thing, except we did give people a coupon to go back to stores and we did see good redemption of those. We also gave away denim. We could do much more; we were careful. We didn’t want to turn a fun and interesting way of engaging with customers into a roving store. It’s all part of the marketing mix and it’s all part of engaging again, especially with the millennial audience. Who doesn’t like celebrity chefs making tacos for $1.69? Q: How do you keep tabs on what those influencers think of Gap? Do you rely on social media listening tools to assess what consumers are saying about the brand? A: Of course there’s traditional research and that’s always important, but more and more, all of your research happens in real time every single day. We have not had the tools necessary to really capture that. Social listening is critically important. For being such a large retail company with so many stores, we get real-time data on what people like and what they don’t. Our North American president likes to look at employee purchases. When new product comes out into the store, we can know pretty quickly what the runaway hits are going to be because the employees on the first day are buying it. The employees are our target. Q: Why are your employees your target? A: For people to come and work at the Gap … these are not just people who are working at a store in a mall; these are people who are passionate about the product, about the brand, about how they help customers, about how they educate people on what’s new and what’s interesting. They ultimately just believe in the company, so they are an early indicator for us of what’s good and what’s not. If they’re excited, they help the consumer get excited, too. Q: With all of the changes going on in your marketing efforts, are you investing more heavily in market research to gauge your progress?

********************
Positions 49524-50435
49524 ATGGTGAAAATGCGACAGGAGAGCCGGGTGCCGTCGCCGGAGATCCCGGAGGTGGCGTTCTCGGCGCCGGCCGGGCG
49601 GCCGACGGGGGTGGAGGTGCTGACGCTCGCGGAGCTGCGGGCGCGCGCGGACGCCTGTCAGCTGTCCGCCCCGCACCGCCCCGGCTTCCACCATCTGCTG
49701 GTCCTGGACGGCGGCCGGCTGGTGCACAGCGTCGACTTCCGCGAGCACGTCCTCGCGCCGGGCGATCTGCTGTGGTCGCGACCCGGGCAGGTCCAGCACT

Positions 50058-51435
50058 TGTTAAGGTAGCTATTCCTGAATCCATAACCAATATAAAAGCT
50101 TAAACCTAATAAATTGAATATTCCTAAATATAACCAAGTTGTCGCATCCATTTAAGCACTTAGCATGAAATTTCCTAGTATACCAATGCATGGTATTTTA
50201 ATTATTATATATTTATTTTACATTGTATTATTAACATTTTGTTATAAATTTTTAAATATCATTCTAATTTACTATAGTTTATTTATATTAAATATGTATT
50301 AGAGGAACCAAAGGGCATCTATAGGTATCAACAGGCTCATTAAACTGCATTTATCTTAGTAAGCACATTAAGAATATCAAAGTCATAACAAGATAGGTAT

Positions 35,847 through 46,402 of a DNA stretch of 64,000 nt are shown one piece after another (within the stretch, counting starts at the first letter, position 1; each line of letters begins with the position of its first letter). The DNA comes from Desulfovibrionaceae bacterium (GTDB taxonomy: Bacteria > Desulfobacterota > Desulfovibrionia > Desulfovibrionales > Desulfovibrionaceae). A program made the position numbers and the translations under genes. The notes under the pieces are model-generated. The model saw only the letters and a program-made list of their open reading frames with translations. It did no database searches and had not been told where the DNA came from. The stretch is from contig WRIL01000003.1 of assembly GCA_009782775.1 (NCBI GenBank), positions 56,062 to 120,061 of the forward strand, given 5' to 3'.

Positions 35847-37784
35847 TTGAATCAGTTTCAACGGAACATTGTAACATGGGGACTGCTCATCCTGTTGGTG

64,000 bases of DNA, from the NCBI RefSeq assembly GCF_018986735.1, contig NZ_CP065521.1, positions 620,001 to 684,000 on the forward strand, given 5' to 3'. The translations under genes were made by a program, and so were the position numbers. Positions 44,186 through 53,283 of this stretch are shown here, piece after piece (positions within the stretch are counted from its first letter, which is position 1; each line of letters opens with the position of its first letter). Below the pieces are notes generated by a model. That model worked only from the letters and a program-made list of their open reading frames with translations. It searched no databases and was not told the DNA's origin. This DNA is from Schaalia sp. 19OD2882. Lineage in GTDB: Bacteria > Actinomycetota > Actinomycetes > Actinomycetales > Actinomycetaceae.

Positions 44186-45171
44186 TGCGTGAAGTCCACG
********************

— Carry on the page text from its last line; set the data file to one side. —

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A: We will, but not in a traditional sense. When you have a brand like ours that has such high awareness and knowledge, traditional brand tracking is not as helpful, so things like social listening, active communities, those are better places for us to put our investments. We’re still developing what a global view of that is and this gets back to this fundamental change we’re going through. We are entering markets like Chile, Panama, we opened in Australia this past year and we’ve got South Africa as a market that’s about to explode for us. We need to make sure we’re understanding the local customer but delivering a very consistent Gap set of messages. We’re an American brand with an American point of view. … It’s a balance between local needs and an aggregated view on how to meet them. Q: So I would assume that you would have to do more market research, at least initially, in your global markets, right? A: Absolutely. We recently launched in China and everyone is excited by China. We’ve done exceptionally well there. We had people lining up for hours around the block to come into our stores, and that’s a different marketplace; it’s a different mindset. It was really important for us to put a very senior marketing leader in China so that we could understand the audience a bit better and make sure that, culturally, we understood [them]. … But we don’t change who we are simply to mirror the local culture. Q: Speaking of your global efforts, according to Ad Age, the 1969 campaign is the first created with an eye toward distribution in global markets, whereas Gap’s previous campaigns were created in North America and then leveraged by overseas markets. Does this shift represent a new focus toward Gap’s growing global presence? You mentioned entering Chile, Panama, Australia and South Africa. Are you honing in on other specific markets as well? Going for global domination?